Nick Denton introduces a commission on traffic with a guaranteed draw on all of his properties. Fun fun. Clearly the goal is for people to write insanely popular posts. If I were Valleywag, it would be one “Lindsay Lohan in scandalous pose with noted Silicon Valley VC – pictures after the jump” post after another. “Top 10 easiest VCs to raise money from” – many people have mentioned the desire to create more Diggbait based on this.
The real tragedy is that Paul never discloses the page rate that Valleywag people get paid. Knowing this and knowing the average CPM of the site would allow you to take a stab at the economic model getting applied here. People have pointed out a couple of interesting things:
1) The home page is “free page views” for Denton
2) When people quit, their page views become “free”
3) Denton does a poor job monetizing RSS feeds today. Those are essentially worthless views that he is getting for free. Once he starts to monetize those effectively, the value will have to be reflected in the page rate or in some other mechanism.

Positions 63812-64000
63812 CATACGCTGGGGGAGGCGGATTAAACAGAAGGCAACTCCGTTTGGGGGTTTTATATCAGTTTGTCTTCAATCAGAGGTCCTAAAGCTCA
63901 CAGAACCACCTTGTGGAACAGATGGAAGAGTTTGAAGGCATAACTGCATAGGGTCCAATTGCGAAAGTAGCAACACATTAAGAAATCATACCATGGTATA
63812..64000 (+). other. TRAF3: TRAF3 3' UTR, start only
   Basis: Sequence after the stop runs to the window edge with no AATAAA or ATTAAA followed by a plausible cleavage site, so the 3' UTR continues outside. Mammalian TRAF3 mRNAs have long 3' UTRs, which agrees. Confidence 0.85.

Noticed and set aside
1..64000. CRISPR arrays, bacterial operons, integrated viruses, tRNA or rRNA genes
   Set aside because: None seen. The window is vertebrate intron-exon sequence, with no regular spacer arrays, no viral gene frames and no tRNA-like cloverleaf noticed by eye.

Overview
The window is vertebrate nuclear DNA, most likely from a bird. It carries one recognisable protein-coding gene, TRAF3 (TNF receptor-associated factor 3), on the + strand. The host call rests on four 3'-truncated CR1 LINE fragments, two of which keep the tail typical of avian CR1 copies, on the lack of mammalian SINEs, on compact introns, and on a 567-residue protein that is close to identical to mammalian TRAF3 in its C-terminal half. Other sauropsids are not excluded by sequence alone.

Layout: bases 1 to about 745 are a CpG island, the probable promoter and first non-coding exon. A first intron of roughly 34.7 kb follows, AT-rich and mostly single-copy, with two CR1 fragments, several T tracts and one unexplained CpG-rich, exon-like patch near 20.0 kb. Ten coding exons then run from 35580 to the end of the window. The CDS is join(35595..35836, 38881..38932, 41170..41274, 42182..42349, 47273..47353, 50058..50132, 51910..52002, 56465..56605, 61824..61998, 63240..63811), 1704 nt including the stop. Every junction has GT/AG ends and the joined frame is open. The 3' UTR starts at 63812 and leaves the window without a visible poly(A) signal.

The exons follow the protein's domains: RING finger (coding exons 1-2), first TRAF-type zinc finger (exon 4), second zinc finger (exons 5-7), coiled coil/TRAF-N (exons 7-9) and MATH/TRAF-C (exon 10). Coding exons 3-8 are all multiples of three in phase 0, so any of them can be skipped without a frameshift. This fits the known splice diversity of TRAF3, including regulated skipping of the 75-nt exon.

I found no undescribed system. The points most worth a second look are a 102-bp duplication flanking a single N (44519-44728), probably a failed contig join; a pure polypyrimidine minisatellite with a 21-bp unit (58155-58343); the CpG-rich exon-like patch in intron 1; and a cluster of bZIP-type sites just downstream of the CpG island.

But the economic value of those page views could, at least partially, be redistributed to current employees by bumping up the marginal page rate for their views.
Blogonomics implies that new hires get the short end of the stick, but that can be easily remedied. First, sites that have more transitory news value can simply have higher page rates to compensate for less long term value per post. One would hope that on a site with breaking news that is valuable, the CPM is higher? Second, you could have a larger guaranteed draw to start, slowly reducing it over time. That is Sales force 101. Finally, maybe that is less valuable? Pages that never get link love and long term traffic probably are less valuable. Compensation reflects that.
What I don’t want: I hate Diggbait from non-experts. Reporters cranking out top 10 lists for momentary bursts of Digg love would upset me.What I want: I hope a reporter proves the value of doing good investigative work and demonstrates that it is worth spending more time than he would have at $12/post to do a bang-up job creating some great posts!
It will be interesting to see how such a visible experiment works out. Newspapers never directly compensated reporters for increasing readership. This is a great example of aligning goals that is only possible digitally.